A streak of green and blue and all the shades between burst through the night, a paintbrush slicing across a dark canvas once and again, guided by a furious hand. James startled at the sight of it, so like the killing curse, shattering through the night, but Lily’s hand held his and he calmed as black turned to azure, the dusty stars fading against an iridescent sky. There was light everywhere, a endless stream of changing colours filling – blinding – his eyes.
He did not know what to think. Every blink brought a new image, a new line of colour, a new shade of green or blue rippling over their heads.
At times he had glimpsed it from the valley below, faded green clouds creeping away from the full moon’s light. But they were no more than flickerings of colour that only just caught the eye between mountain peaks and bare-limbed trees. In the absence of the moon, in the stark, clear air of this terrifying height, the aurora borealis was alive.
He could now understand her awe, the certain lift of her chin, the subtle parting of her lips. The light from the sky reflected in her eyes, or was it that the sky reflected her eyes? The same endlessly changing shades were there, as though her parents had reached up into the sky to bring down that light and mould it into the shape of a child.
Suddenly she was looking at him, those eyes upon him. Yes, the aurora was there, living still.
His breath caught, stolen by the northern wind that swirled icy flakes into their faces.
There were too many things he thought of her, a thousand million hundred things that flooded his head, overflowing into all that he did. She was the dawn to which he opened his eyes and the star of his dreams each night. To see her pass by, to find her eyes upon him, to listen to her speak and smile and be was a balm, a sweetness that sent the shadows away. Even Snivellus crept out of his hole to grasp at the barest thread of that light, recognizing its power, knowing it could save him, his dark eyes consuming it as he would consume her. Until there was nothing, the only green a death’s curse streaking through the night.
James had no interest in consuming, in possessing. He wanted only to bask for a while and, if he was fortunate, make her brighter still.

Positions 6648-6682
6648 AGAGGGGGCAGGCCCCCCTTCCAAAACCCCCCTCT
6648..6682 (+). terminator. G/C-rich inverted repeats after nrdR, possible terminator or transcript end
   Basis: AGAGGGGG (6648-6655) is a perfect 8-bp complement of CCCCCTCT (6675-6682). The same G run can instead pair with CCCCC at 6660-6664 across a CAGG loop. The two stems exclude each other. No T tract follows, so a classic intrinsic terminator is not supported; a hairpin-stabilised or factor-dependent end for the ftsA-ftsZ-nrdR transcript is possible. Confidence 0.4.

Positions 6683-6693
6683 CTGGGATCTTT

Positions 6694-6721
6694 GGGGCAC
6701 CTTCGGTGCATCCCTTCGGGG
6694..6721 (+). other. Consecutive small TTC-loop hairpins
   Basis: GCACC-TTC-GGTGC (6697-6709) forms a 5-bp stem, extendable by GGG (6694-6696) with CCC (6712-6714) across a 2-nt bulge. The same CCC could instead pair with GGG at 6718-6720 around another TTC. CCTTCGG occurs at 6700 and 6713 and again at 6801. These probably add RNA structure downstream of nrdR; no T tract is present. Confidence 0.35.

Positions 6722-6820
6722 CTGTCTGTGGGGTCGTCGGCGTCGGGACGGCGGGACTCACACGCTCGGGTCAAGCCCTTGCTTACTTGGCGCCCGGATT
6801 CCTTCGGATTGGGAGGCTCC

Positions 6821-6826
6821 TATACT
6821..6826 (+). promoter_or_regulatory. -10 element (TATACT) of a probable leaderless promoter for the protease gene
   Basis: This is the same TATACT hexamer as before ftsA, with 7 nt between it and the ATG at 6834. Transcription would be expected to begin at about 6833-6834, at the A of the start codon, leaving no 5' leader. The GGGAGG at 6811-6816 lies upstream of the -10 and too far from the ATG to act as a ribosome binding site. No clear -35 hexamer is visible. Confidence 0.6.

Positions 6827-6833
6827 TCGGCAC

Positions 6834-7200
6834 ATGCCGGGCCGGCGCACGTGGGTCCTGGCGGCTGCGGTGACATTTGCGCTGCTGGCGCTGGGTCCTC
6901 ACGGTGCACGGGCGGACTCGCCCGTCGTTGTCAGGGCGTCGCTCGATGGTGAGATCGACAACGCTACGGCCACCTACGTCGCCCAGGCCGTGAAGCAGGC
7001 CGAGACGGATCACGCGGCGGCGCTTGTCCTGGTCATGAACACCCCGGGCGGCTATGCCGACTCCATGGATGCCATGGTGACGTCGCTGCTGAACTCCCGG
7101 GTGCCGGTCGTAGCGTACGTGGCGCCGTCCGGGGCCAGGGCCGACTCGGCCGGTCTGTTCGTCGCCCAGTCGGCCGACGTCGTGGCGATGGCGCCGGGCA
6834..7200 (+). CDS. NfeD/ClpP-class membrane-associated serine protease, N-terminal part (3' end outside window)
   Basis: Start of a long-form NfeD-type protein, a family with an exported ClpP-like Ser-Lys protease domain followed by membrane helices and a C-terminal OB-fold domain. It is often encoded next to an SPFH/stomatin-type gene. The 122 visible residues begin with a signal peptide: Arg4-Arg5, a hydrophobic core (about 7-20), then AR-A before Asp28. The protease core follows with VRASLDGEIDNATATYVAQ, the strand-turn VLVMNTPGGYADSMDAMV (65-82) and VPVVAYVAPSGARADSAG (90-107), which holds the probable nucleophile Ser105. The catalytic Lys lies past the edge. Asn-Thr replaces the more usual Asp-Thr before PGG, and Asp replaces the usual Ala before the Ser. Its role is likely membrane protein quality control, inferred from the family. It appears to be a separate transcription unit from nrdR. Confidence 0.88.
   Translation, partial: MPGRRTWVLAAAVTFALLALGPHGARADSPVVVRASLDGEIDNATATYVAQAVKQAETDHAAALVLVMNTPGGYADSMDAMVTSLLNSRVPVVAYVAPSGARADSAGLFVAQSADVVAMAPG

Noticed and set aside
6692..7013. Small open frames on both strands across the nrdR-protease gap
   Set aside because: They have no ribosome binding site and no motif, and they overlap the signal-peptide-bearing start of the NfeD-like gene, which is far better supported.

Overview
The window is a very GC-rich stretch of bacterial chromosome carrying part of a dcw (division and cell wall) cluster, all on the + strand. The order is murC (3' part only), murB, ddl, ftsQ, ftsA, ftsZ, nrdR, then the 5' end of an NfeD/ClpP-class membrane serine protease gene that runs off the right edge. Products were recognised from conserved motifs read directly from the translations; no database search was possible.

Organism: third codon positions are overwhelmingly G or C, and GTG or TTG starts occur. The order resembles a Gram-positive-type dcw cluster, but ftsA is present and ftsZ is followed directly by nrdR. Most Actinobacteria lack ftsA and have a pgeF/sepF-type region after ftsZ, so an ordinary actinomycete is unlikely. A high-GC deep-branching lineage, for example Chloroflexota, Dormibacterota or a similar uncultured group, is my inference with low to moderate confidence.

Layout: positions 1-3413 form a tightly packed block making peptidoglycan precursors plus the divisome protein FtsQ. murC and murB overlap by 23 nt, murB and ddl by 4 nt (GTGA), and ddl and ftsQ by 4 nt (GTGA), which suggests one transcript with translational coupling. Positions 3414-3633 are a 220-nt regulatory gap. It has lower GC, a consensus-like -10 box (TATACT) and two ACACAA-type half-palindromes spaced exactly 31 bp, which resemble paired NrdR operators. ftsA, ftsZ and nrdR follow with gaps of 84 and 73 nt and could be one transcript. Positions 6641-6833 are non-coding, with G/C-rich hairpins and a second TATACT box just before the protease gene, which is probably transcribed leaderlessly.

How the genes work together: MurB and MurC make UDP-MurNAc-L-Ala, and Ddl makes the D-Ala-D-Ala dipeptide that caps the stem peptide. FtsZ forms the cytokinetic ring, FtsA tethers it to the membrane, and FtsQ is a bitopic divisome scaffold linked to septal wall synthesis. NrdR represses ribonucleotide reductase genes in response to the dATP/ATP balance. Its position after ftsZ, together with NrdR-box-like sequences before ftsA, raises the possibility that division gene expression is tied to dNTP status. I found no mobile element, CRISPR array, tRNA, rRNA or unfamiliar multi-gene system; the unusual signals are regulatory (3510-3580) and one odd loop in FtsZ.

To act and speak around her had never been a greater challenge. He could no longer ask her out on dates and shrug away her sharp replies, nor could he follow her through the castle like the sick puppy Sirius laughingly called him. As the world grew darker around them, he wavered like a moth around the candle, waiting for the breeze that would send him into the flame. He could only flutter while she burned, ever constant.
Half-fearing, more than loving, he longed to reach out now and touch her face, brush the flakes of snow from the loose strands of hair that wafted over her cheeks, to be the wind that caressed her with chilled fingers, to be here each night and find her here, looking toward the sky, awaiting the dawn.
One word could destroy him now, send him reeling out of the light she cast from every smile, from every glance.
One look at his face and words were bitten back from the tip of her tongue. She narrowed her eyes and tilted her head to one side, regarding him with amusement pulling at her lips even while the old suspicion, too firmly rooted in the faint lines upon her brow.
“Do you see it, Potter?”
Lily turned to glance at the sky once more as though it called her, beckoning her home.
She pulled him closer. “I hoped you would. They change so much, don’t they? And no matter how they change, they’re still beautiful. I thought–” A pause. A little laugh almost lost with the wind. “I thought to tell you that what you’ve done, Potter, the way you’ve changed, it suits you.” Her voice held the slightest note of something else between desire and desperation. A need. “I don’t always trust that it’s real, but I want it to be.”